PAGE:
“I am not young enough to know everything” – Oscar Wilde

This time two days ago I was preparing to head to New York City for a very special event – my 25th Goruck Challenge. With 2 dozen under my belt you’d think there would be little to learn or surprise me but class 488 proved me wrong.

As setup to the story, let’s step back in time a few months to a thread in the Goruck Tough group that was punctuated with Goruck founder Jason McCarthy modifying my personal requirement of bricks at a challenge to a 75lb ruck (usually a 6-brick ruck would run at 35-50lbs) and he named it the “Webb Rule”.

Since then I had ran two challenges under that rule as well as a couple without (due to a recurrent minor back injury – unrelated to the heavy rucking I might add). And it sucked. But as with the regular challenge they get a little easier each time.


Fast forward to this weekend. 75lb pack on (closer to 80 with water) and the challenge began with the infamous Beaux. Familiarity made that first run easier than last time. PT and welcome party was also a little better than last time. The back was feeling strong. Life was good, and the new friends in the class were getting to know each other.

Then it came. For the first time since using the extra weight, I had to go strapless with the ruck and carry by the handle in a farmers walk. I went as far as I could but the grip strength needed was just not there. The team eventually let me be flag bearer so I could “ruck up” and carry on my back again.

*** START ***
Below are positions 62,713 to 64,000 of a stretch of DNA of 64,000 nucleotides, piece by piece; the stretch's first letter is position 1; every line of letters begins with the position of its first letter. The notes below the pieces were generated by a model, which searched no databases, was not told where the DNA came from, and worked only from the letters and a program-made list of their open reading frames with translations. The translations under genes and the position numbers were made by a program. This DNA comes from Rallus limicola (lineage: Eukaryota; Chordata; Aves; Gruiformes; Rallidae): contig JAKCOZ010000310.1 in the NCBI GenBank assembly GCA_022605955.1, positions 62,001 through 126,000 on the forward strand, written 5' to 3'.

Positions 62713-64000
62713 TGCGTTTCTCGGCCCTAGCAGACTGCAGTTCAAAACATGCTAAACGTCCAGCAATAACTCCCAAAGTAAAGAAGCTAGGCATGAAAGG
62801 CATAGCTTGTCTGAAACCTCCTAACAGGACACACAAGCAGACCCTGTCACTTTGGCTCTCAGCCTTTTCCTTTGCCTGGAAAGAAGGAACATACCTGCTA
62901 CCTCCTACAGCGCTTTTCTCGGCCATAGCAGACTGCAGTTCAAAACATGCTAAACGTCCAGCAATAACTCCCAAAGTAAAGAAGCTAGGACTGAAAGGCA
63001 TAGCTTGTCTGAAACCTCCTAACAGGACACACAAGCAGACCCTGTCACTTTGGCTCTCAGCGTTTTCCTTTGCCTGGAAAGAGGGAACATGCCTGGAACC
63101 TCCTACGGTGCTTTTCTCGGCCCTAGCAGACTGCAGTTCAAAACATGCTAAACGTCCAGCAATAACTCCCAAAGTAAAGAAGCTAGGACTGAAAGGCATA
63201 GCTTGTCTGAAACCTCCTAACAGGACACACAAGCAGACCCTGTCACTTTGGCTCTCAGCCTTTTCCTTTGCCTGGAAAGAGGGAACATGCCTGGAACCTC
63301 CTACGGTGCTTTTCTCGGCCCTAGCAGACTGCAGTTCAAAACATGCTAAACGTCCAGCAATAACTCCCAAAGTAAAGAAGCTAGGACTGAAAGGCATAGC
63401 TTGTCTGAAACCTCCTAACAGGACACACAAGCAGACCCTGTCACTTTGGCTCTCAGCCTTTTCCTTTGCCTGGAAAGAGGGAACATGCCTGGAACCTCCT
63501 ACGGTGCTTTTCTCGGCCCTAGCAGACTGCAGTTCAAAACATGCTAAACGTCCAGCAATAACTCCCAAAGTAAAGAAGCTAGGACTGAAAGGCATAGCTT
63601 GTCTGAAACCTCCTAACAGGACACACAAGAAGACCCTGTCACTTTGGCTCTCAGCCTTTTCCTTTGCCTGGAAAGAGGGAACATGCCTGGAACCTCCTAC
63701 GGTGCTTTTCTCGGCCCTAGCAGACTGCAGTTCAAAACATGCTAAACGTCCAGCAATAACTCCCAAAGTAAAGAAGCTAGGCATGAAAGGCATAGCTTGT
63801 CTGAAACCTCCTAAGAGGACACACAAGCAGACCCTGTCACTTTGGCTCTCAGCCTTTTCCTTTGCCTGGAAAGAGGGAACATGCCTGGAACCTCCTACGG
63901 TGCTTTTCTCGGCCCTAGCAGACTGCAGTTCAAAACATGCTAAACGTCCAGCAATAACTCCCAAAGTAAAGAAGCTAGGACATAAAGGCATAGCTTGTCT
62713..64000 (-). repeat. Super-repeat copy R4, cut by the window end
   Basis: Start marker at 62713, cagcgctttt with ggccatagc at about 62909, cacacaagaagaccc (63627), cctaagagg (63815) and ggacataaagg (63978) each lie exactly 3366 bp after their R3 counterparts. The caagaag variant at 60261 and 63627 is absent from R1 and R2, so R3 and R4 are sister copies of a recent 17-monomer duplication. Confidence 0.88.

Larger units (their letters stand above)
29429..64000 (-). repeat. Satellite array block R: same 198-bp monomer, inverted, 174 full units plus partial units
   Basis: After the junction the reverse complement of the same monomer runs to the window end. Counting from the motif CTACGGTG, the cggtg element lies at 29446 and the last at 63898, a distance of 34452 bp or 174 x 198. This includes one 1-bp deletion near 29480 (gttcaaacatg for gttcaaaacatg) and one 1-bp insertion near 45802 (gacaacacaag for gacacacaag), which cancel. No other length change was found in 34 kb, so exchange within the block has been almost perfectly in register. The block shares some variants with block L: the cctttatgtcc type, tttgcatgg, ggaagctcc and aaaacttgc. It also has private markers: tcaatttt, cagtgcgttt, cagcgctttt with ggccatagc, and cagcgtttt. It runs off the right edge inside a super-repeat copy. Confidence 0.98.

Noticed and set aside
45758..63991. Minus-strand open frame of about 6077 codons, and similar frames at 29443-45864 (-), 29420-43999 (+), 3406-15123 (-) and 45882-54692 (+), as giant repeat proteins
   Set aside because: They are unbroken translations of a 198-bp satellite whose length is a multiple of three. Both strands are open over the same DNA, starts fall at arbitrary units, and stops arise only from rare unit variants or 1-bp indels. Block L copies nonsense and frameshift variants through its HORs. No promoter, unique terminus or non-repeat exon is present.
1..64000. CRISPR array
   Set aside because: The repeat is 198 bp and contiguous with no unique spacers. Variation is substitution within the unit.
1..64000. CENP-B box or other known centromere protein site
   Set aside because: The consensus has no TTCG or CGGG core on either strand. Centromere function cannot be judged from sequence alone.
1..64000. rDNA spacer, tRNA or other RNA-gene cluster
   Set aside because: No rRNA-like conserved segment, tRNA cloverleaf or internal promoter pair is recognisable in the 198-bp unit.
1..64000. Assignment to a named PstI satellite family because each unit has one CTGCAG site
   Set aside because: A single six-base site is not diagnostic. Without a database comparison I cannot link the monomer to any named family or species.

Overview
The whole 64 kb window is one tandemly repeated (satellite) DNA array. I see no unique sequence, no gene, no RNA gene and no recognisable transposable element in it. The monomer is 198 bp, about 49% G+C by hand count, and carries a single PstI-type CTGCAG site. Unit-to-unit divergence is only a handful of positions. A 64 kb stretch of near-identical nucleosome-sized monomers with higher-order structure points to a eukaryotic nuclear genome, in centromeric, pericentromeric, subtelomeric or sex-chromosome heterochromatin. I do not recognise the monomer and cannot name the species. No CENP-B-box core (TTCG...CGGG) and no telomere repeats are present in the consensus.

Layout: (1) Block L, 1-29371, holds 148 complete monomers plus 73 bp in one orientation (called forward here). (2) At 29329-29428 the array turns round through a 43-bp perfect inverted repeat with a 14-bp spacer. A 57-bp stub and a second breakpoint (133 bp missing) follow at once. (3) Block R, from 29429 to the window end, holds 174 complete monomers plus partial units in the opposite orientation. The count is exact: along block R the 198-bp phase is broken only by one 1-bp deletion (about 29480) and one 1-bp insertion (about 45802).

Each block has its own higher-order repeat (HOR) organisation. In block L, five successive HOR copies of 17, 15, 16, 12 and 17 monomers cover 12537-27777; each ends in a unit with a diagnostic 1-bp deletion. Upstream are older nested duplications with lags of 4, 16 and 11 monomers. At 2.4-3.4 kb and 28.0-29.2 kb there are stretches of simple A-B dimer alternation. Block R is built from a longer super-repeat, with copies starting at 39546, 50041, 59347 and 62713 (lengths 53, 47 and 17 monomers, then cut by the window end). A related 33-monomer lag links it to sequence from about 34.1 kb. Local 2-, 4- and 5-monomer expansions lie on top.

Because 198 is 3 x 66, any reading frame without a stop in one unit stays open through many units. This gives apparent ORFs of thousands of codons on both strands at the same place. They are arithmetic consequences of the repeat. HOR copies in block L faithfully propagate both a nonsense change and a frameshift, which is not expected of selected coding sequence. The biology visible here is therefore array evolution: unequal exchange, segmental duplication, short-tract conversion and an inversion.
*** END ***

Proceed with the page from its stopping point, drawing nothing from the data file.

Time went by and once again we had to carry our rucks without straps: specifically cradled like a baby. This was horrendous. To counterbalance the weight I leaned back considerably and the strain in my posterior chain as well as my arms from the weight was unbearable. From time to time I had to move the weight to my shoulder (let’s pretend it was to temporarily burp the baby). Advice came in on how to carry it but the back strain was just horrible regardless of what I did.


We made this movement, and things felt better and I never had to jump to the flag. Then time passed and things changed again. This time the requirement was to carry the ruck with shoulder straps over the forearm like a purse. This was horrendous!! I couldn’t do that and keep up with the team. For the first time in a long time I was the slow person by a long way. I even had thoughts of leaving the group (which rarely happens). I was entering a dark place.
Suddenly and without any further thought, my team of 26 did exactly what the challenge teaches you to do. They put aside their own comfort and took my ruck giving me another to carry. I was saved and humbled. I never asked for help in so many words but help was there anyway. There was never a complaint about the weight of my ruck, they just absorbed the pain and made things work.

This is what the Goruck Challenge is about. You look to the person the the left of you and the right of you and put their needs above yours. 488A did this and did it with style. I will always remember this challenge as one of those where I truly faced some demons only to have them stomped out by my 25 brothers and sisters. I am humbled by the selflessness and the speed with which teamwork was learned and just that little bit prouder to be part of the family that is GRT.

Teamwork IS key.

(p.s. thanks to Eddie Bricker for the photos used in this post)

2 thoughts on “Teamwork is Key

  1. Pingback: Getting “Agile” in a GORUCK Challenge | Training Overload

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